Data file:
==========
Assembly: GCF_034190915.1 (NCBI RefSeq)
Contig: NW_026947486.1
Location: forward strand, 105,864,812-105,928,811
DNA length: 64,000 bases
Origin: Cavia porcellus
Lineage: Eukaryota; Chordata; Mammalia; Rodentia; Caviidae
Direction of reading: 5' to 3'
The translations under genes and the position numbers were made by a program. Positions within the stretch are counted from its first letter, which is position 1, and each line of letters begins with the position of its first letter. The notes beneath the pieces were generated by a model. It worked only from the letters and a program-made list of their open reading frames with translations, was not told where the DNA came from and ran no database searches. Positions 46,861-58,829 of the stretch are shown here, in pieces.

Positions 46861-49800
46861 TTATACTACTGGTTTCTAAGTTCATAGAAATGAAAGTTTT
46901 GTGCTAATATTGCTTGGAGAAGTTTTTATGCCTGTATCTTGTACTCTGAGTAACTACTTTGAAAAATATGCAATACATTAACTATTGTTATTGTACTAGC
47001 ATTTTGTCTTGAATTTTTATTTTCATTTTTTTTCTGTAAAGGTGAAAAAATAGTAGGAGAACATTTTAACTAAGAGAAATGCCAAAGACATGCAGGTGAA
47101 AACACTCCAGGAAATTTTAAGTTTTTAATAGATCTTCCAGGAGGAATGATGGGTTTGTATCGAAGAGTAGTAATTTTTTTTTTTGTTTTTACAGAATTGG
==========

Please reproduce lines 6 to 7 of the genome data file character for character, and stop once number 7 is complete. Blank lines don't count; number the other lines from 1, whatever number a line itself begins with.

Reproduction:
Lineage: Eukaryota; Chordata; Mammalia; Rodentia; Caviidae
Direction of reading: 5' to 3'